391. Advanced Geologic Mapping (FWS)
Techniques of geologic mapping as applied to selected disciplines within the broad field of geosciences. May be repeated for credit with departmental consent. A total of eight units may be applied towards the degree. Some courses may involve moderate to strenuous physical activity. Depending on course content, additional fitness certification may be needed prior to obtaining the consent of instructor required to register. Prerequisites: GEOL 301 with a grade of "C" or better and consent of instructor. (2-6 units)
395. Directed Studies (FWS)
Individual laboratory, field or library study conducted under the direction of a faculty member. May be repeated for credit. Prerequisites: consent of the instructor. (1-4 units)
398. Geological Research Methods and Design (S)
Students are advised and guided in research methods and design. Critical reasoning and the scientific method are used to develop and write a research proposal, following departmental guidelines, to undertake a project for GEOL 399 and/or GEOL 597. Graded credit/no credit. Prerequisite: NSCI 306 and consent of instructor. (1 unit)
399. Undergraduate Geological Research (F)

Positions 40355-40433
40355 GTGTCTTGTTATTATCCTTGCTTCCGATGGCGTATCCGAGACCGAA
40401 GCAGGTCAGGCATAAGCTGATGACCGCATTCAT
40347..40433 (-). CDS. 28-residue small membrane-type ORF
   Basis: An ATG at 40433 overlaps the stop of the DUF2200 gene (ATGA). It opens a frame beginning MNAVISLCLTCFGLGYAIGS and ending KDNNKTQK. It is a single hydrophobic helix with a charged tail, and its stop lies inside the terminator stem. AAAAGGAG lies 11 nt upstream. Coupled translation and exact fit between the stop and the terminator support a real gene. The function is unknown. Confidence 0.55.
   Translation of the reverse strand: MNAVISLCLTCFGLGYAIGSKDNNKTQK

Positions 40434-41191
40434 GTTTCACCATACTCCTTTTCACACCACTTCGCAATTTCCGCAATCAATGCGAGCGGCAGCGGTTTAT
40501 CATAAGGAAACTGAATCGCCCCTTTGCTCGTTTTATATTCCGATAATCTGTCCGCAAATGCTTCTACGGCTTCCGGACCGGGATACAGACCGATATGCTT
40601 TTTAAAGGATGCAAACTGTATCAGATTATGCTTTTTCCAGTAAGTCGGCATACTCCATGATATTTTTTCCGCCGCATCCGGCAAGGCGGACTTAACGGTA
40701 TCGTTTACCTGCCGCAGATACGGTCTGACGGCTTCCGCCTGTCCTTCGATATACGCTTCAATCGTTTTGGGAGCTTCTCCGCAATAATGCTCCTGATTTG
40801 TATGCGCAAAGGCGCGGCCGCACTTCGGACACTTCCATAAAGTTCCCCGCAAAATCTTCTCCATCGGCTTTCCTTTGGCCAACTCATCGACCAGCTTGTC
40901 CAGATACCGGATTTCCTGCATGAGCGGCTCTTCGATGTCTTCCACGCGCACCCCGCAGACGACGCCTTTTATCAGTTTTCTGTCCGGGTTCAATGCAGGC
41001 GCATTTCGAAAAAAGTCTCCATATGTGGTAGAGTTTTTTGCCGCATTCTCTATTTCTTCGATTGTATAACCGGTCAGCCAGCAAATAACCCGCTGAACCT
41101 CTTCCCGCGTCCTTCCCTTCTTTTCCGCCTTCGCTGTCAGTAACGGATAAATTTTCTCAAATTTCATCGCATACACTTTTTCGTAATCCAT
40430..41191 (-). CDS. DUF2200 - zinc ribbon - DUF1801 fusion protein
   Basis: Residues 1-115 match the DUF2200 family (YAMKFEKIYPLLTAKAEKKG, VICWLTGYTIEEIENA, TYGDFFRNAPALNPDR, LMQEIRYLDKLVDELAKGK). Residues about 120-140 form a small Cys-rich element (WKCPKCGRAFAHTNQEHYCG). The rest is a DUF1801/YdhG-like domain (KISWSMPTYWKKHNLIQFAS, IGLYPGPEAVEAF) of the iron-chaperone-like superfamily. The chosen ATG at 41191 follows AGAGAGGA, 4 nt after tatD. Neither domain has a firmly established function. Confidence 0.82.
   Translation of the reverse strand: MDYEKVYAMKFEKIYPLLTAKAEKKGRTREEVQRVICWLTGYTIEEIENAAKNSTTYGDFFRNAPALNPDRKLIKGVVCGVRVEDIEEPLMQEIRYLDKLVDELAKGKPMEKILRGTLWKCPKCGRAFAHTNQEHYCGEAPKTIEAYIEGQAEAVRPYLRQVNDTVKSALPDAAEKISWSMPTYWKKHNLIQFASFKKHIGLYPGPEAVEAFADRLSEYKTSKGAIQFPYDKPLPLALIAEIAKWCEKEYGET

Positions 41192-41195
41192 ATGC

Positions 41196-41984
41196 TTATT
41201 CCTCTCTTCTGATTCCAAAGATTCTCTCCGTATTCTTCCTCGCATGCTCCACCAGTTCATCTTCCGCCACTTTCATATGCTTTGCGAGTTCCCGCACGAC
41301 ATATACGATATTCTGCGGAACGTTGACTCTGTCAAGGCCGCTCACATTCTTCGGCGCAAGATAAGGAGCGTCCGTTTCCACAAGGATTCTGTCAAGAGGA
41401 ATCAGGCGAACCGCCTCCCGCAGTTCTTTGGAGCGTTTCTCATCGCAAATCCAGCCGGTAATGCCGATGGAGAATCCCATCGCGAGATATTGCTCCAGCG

Laboratory and/or field research in geological sciences under the direction of a faculty advisor. Results will be presented as a research paper. Grade is consensus grade of geology faculty. Formerly GEOL 399C. Prerequisite: GEOL 398. (3 units)
430. Engineering Geology
A survey of issues and techniques pertinent to geology as it applies to engineering of structures. Soil and rock mechanics; mass wasting processes; water-related issues; land subsidence; seismic hazards. Field trips are required. Three hours lecture and six hours laboratory, some of which will be conducted in the field. Materials fee required. Prerequisite: GEOL 301 and 360 with a grade of "C" or better in each course. (5 units)
460. Topics in Applied Geology
A selected topic of applied geology such as engineering geology, groundwater, environmental geology, resource management, well-log analysis, and geological hazards. Four hours lecture. May be repeated for credit as topics change. Prerequisite: GEOL 360 or consent of instructor. (4 units)
510. Scientific Issues in Surface and Groundwater Management
Overview of groundwater concepts and issues, including groundwater origins and behavior; response to wells; water chemistry; water quality and contamination; development and management. Emphasis is given to applications and case studies. This course does not satisfy requirements for the B.A. and B.S. degrees in geology. Four hours lecture. (4 units)
520. Readings in Classical Geology
Directed readings of important geologic literature that have shaped our understanding of the earth and its history. May be repeated for credit. Prerequisite: consent of instructor. (2 units)
530. Scanning Electron Microscopy